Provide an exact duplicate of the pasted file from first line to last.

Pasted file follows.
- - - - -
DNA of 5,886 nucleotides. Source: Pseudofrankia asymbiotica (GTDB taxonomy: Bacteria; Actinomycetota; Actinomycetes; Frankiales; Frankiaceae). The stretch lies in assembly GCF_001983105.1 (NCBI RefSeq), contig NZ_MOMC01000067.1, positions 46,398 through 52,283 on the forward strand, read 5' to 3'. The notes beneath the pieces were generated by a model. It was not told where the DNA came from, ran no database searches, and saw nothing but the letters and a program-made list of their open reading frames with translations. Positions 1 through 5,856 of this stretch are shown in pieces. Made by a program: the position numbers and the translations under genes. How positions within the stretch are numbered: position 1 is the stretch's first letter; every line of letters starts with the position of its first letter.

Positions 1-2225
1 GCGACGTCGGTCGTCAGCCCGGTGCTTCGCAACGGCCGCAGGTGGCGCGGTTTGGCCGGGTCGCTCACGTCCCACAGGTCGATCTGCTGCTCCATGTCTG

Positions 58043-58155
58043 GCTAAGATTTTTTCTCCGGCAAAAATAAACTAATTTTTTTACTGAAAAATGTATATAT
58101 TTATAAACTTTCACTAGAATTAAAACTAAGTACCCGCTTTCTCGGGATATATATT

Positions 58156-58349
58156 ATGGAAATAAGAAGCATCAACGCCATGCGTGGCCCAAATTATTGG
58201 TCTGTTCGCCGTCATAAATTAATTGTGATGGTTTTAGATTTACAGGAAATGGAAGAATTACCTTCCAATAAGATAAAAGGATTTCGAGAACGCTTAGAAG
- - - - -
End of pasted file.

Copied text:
DNA of 5,886 nucleotides. Source: Pseudofrankia asymbiotica (GTDB taxonomy: Bacteria; Actinomycetota; Actinomycetes; Frankiales; Frankiaceae). The stretch lies in assembly GCF_001983105.1 (NCBI RefSeq), contig NZ_MOMC01000067.1, positions 46,398 through 52,283 on the forward strand, read 5' to 3'. The notes beneath the pieces were generated by a model. It was not told where the DNA came from, ran no database searches, and saw nothing but the letters and a program-made list of their open reading frames with translations. Positions 1 through 5,856 of this stretch are shown in pieces. Made by a program: the position numbers and the translations under genes. How positions within the stretch are numbered: position 1 is the stretch's first letter; every line of letters starts with the position of its first letter.

Positions 1-2225
1 GCGACGTCGGTCGTCAGCCCGGTGCTTCGCAACGGCCGCAGGTGGCGCGGTTTGGCCGGGTCGCTCACGTCCCACAGGTCGATCTGCTGCTCCATGTCTG

Positions 58043-58155
58043 GCTAAGATTTTTTCTCCGGCAAAAATAAACTAATTTTTTTACTGAAAAATGTATATAT
58101 TTATAAACTTTCACTAGAATTAAAACTAAGTACCCGCTTTCTCGGGATATATATT

Positions 58156-58349
58156 ATGGAAATAAGAAGCATCAACGCCATGCGTGGCCCAAATTATTGG
58201 TCTGTTCGCCGTCATAAATTAATTGTGATGGTTTTAGATTTACAGGAAATGGAAGAATTACCTTCCAATAAGATAAAAGGATTTCGAGAACGCTTAGAAG